James Rumsey (1743-1792): American Genius

By Jim Surkamp

James Rumsey was an 18th century blacksmith in Shepherdstown who transformed himself into a modern scientist. According to ironworker/Rumsey expert, Dan Tokar, Rumsey seemed to possess a three-dimensional laboratory in his mind's eye where he created objects never before seen or touched by man.  He would assemble these figments in his imagination, making the resulting contraption go forward, backward, constantly re-creating their particulars to suit his fevered fancy.


Most of his time was spent repairing all things iron in his village, making him a man central to much activity.  He would also be hired to study grist mills along the Town Run en route to the Potomac, spending hours trying to figure new ways water could be directed to hit a water wheel or other surface to generate the most motor power with the least waste of water power.  One day he obtained a copy of John Theophilus Desaguliers' exposition on the principles of Newtonian physics. Surely what must have freed his mind was its simple dictum: "For every action, there is an equal and opposite reaction."


His inspired work on directing water to create power easily segued over to a new way of looking at this old problem: enclose water, heat it, and direct the steamy pressure out a controlled passage.  Using only the crudest supplies, he banged out a boiler from pieces of guns and scraps from the Antietam Iron Works directly across the river in Maryland.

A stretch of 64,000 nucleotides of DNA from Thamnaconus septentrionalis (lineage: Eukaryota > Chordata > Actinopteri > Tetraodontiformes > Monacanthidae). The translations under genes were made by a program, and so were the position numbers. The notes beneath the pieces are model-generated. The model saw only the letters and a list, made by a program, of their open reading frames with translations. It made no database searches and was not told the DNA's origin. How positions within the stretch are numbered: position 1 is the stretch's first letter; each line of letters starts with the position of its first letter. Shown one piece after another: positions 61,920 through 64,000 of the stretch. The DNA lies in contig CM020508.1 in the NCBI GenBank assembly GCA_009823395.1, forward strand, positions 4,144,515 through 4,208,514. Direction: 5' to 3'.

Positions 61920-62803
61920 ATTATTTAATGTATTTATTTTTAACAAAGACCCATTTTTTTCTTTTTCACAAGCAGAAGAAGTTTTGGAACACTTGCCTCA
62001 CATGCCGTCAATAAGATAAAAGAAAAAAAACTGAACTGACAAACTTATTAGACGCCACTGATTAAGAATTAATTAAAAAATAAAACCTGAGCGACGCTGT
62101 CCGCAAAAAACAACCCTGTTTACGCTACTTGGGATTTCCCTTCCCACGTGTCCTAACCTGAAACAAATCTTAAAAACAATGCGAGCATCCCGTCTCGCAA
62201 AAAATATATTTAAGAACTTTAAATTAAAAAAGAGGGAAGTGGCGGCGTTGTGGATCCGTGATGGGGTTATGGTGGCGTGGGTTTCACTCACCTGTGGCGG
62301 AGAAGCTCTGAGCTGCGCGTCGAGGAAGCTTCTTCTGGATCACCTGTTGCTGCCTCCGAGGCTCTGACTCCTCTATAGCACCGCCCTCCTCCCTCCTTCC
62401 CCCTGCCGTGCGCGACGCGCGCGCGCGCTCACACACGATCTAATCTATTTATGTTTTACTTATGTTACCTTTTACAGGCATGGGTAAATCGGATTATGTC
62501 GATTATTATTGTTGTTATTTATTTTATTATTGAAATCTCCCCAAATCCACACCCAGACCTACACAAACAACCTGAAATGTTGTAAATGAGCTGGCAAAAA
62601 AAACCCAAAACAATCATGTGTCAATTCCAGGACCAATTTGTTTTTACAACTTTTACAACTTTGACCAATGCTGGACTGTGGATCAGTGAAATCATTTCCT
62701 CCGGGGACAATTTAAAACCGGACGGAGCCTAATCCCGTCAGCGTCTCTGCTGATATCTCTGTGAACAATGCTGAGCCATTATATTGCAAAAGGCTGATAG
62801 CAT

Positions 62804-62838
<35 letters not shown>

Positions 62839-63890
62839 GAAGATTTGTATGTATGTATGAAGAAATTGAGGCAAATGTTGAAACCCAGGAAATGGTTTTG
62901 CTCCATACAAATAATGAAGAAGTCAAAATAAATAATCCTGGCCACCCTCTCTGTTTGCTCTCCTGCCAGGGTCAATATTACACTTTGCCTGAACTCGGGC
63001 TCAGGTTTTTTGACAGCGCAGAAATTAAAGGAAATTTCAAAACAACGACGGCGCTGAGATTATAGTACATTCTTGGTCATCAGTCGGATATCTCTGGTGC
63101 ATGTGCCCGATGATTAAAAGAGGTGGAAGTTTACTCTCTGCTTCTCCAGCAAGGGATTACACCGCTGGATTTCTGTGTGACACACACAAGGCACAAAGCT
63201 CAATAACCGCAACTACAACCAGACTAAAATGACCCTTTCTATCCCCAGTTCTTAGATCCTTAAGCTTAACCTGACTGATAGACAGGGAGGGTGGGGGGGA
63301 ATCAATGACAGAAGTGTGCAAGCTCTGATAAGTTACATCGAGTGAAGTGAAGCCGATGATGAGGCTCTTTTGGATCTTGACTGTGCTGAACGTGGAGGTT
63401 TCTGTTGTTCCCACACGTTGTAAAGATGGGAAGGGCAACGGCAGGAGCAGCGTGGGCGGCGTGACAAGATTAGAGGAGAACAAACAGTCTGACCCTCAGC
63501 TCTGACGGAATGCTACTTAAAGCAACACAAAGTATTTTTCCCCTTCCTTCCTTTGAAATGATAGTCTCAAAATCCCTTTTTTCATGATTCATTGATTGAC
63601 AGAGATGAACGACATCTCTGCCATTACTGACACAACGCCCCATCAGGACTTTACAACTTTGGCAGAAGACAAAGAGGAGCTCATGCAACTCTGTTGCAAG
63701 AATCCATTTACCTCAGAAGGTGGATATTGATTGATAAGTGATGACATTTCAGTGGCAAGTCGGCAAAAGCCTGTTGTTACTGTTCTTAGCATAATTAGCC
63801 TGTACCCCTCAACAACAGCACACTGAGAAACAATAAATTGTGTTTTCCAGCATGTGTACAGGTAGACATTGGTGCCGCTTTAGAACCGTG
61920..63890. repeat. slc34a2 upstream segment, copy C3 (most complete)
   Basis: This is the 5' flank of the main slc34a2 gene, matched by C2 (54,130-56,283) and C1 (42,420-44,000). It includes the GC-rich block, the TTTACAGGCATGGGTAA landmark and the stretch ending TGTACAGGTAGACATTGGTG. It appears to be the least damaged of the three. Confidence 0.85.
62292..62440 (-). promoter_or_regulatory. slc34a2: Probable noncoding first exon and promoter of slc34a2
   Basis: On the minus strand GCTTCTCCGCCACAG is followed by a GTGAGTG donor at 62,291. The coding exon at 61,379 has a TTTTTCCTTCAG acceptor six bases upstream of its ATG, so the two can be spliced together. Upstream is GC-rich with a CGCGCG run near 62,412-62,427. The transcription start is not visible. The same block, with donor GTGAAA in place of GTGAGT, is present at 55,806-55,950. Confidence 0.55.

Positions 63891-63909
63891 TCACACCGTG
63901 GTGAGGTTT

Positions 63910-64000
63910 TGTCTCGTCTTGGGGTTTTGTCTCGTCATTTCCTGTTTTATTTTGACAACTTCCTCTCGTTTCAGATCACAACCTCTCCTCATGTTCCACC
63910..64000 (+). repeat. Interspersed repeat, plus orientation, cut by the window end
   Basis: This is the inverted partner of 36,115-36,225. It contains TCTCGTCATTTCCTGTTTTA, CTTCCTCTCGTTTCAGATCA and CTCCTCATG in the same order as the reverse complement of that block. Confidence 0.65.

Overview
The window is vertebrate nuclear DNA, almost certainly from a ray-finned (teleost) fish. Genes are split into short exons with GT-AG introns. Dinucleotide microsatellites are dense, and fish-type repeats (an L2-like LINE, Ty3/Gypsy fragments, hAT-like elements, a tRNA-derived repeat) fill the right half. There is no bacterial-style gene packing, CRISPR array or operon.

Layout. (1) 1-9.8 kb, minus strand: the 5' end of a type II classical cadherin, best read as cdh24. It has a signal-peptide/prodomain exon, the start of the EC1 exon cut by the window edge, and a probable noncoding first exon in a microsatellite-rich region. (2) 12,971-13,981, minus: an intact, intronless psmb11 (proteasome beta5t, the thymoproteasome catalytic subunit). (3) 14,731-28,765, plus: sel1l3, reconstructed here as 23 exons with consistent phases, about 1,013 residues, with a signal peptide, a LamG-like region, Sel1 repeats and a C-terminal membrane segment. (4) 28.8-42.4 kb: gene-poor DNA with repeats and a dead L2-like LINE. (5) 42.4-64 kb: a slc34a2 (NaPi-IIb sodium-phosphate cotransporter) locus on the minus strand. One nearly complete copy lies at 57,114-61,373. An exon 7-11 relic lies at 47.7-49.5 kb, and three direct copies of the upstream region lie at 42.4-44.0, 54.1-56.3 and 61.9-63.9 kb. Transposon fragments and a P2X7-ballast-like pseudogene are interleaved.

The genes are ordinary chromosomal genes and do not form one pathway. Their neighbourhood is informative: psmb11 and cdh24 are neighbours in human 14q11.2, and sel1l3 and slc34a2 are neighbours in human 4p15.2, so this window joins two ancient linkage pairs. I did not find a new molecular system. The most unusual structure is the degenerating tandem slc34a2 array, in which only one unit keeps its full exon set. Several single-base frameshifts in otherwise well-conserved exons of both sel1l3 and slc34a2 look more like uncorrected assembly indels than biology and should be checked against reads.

In a scene right out of the movies he chanced to meet the revered Gen. George Washington in September, 1784, in an inn in Berkeley Springs. When Washington rose to leave he may have - figuratively - already agreed to not only pay for his meal, but to pay Rumsey to build him a house in the town, and to witness a demonstration of this intriguing man's new-fangled craft - the steamboat.


From that day on, Gen. Washington spent inordinate amounts of his energy chasing a dream of unifying the young country's inland natural resources and the coastal ports, relying primarily on a canal system and steamboats like the one this fellow Rumsey would make.  Washington started by hiring Rumsey to be the engineer to the Patowmack Company to develop this vision.


When Rumsey's steamboat was successfully tried on the banks of the Potomac in Shepherdstown on December 3, 1787 with Gen. Horatio Gates, Henry Bedinger and many others on hand, this steamboat worked some twenty years before the better-known steamboat of Robert Fulton.  In truth, Rumsey's steamboat, which taught Fulton much, would have won a science fair and maybe not alter history.  Venture capital was not accumulated so early in our history to help.  Crucially he yielded to the erroneous advice of no less than Ben Franklin, who said paddlewheels would not be needed to make the boat work just fine. He was very wrong. Fulton made sure his boat combined paddlewheels and steam propulsion. Fulton's boat went much faster.


Armed with a letter of introduction from Franklin, Rumsey, the "country mouse," set sail in 1788 for the world capital of commerce - London.  During his time in Europe, he even spent a day in March, 1789 "talking shop" with Thomas Jefferson, then our ambassador in Paris.  Each man wrote a friend of the “interview.”